Yesterday we had a great day of training for all of our Volunteer Maryland Coordinators. We were able to cover some great topics such as in-kind donations, volunteer orientations, and public speaking. But one day isn’t enough time to cover all of the topics that Volunteer Maryland Coordinators wanted to know about. Some of the questions I heard revolved around a central theme of working relationships. So I wanted to take a moment to review some of the information we covered at Pre-Service Training.
I was trying to think of a good metaphor to talk about working relationships, and I thought, you know, I really like cheese. How is dealing with people like dealing with cheese? We deal with people every day of our lives, and they form as central a part of most people’s lives as cheese does to mine. And as there are many kinds of cheese, there are many kinds of people. And just like how you prefer Gouda to Gloucester, people have different preferences of how they deal with their supervisors and their volunteers.
When you think of communication styles, you have a good idea of what kind you prefer. But what if, like we discussed in training, your boss has a totally different style? Or maybe you like to communicate with your volunteers in a certain way, but you find it doesn’t work all that well. Here we can take lessons from the humble cheese. I may not prefer pungent cheese, but I can learn to appreciate its lovelier qualities. In the same way, your boss might be short on the compliments and heavy on the constructive criticism; but what may help you is learning to appreciate your boss’s forthrightness with you, or knowing that when they give a compliment you know you’ve earned it. In the same way, you might want to try offering your volunteers a different cheese – maybe they find your communications to be too roundabout, or maybe they need more personal attention.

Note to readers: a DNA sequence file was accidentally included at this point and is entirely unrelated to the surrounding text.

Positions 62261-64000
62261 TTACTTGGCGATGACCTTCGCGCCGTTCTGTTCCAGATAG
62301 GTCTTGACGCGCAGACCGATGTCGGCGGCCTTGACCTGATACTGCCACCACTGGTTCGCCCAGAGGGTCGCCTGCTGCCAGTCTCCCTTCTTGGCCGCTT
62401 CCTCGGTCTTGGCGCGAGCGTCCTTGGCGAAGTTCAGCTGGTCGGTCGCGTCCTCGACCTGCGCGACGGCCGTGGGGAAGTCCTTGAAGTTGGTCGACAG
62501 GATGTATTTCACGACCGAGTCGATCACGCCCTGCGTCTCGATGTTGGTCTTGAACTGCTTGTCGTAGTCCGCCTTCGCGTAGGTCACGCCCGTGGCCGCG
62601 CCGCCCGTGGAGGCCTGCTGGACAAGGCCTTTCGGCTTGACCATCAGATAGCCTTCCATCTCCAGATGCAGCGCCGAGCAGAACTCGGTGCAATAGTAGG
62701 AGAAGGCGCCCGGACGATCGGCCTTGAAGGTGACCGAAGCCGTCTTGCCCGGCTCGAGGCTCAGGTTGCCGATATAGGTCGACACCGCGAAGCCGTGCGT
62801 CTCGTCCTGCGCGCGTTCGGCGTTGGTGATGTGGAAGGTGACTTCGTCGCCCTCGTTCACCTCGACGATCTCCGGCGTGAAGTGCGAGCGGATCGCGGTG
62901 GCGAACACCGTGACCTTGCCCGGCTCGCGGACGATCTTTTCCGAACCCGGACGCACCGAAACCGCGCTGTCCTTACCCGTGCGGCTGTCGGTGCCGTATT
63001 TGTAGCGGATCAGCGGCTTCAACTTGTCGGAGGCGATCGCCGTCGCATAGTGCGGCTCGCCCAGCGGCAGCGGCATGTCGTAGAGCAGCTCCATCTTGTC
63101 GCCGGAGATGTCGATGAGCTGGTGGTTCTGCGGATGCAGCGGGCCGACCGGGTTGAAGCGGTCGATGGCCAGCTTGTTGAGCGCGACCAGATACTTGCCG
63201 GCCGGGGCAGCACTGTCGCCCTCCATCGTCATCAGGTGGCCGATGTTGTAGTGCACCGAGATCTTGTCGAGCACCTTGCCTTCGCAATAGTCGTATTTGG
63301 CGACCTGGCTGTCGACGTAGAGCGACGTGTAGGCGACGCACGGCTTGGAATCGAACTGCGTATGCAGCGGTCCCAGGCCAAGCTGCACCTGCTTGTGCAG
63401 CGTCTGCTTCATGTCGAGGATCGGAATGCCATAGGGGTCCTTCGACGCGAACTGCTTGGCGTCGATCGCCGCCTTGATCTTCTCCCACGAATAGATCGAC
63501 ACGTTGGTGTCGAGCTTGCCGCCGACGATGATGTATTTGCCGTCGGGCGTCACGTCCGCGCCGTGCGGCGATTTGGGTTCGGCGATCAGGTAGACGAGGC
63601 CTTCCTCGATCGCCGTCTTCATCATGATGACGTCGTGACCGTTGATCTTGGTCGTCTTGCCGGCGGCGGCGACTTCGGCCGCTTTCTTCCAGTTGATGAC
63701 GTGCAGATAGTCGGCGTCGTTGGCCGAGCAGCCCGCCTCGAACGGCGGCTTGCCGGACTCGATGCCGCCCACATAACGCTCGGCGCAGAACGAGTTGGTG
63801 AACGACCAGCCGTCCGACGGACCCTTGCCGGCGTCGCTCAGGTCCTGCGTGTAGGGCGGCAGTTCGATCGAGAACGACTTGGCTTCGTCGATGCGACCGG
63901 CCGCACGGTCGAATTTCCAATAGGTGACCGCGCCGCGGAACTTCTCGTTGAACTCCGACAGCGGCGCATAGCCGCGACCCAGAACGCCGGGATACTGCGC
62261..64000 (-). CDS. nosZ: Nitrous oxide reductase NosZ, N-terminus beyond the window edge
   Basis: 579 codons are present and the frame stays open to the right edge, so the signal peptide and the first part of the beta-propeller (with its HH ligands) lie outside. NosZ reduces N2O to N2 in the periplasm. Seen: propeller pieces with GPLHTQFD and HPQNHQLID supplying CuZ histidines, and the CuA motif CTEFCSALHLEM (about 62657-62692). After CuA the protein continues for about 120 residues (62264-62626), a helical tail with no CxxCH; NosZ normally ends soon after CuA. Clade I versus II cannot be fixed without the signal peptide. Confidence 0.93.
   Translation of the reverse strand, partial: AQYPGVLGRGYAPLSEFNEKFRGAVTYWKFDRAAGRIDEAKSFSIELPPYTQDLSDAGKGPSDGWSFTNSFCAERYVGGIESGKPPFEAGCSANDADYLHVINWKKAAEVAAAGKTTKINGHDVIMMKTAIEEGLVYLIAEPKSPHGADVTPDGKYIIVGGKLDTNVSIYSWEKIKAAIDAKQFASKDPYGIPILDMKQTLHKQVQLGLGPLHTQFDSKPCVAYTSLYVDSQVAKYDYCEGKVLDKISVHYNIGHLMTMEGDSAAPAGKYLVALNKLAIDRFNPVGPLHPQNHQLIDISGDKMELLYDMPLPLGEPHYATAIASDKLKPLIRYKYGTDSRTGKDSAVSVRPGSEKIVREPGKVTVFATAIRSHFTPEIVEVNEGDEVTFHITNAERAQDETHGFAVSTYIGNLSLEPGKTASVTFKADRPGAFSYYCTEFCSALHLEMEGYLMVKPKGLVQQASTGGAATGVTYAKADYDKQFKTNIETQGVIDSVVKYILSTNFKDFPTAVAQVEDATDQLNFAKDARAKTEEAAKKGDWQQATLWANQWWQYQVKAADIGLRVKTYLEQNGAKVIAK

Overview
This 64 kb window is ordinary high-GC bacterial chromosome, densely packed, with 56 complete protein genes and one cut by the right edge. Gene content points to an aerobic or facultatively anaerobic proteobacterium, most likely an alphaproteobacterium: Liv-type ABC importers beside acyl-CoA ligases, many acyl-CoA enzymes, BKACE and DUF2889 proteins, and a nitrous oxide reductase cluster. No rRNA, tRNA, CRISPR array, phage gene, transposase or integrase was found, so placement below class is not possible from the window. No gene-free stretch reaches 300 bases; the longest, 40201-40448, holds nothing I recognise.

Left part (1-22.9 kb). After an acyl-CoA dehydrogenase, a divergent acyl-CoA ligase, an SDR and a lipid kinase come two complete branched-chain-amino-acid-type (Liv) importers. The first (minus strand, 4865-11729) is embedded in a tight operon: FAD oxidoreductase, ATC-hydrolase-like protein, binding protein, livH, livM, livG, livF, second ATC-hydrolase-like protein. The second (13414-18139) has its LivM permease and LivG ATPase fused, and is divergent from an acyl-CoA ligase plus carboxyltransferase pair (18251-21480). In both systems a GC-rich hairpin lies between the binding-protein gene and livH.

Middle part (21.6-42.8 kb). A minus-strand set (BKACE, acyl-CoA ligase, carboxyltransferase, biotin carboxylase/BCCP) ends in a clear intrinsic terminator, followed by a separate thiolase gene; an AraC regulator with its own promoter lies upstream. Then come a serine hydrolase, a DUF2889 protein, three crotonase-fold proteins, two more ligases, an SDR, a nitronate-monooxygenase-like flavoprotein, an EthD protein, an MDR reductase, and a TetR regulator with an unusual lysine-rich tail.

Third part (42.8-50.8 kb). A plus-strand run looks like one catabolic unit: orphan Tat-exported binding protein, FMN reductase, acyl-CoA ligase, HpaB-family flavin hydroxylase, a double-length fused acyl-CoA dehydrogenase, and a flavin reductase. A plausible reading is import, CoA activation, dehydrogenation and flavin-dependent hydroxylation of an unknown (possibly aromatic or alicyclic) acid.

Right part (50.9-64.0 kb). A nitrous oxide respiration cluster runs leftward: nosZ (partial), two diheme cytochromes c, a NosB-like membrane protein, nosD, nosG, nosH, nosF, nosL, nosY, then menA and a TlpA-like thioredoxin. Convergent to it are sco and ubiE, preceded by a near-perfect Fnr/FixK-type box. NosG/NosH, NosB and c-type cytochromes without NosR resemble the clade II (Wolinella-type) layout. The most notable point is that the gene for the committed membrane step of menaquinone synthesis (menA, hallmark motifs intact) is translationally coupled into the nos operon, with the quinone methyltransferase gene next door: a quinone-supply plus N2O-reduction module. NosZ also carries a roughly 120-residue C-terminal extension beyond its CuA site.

Working with other people will be a constant, and for many people it may even be the most important part of their job. Be creative in your approaches to dealing with people – don’t give up on relationships as unworkable, but try new tactics. Try modifying your approach or try modifying your attitude. You may have your personal style that you like best, but much like cheese, it is always rewarding to try something new.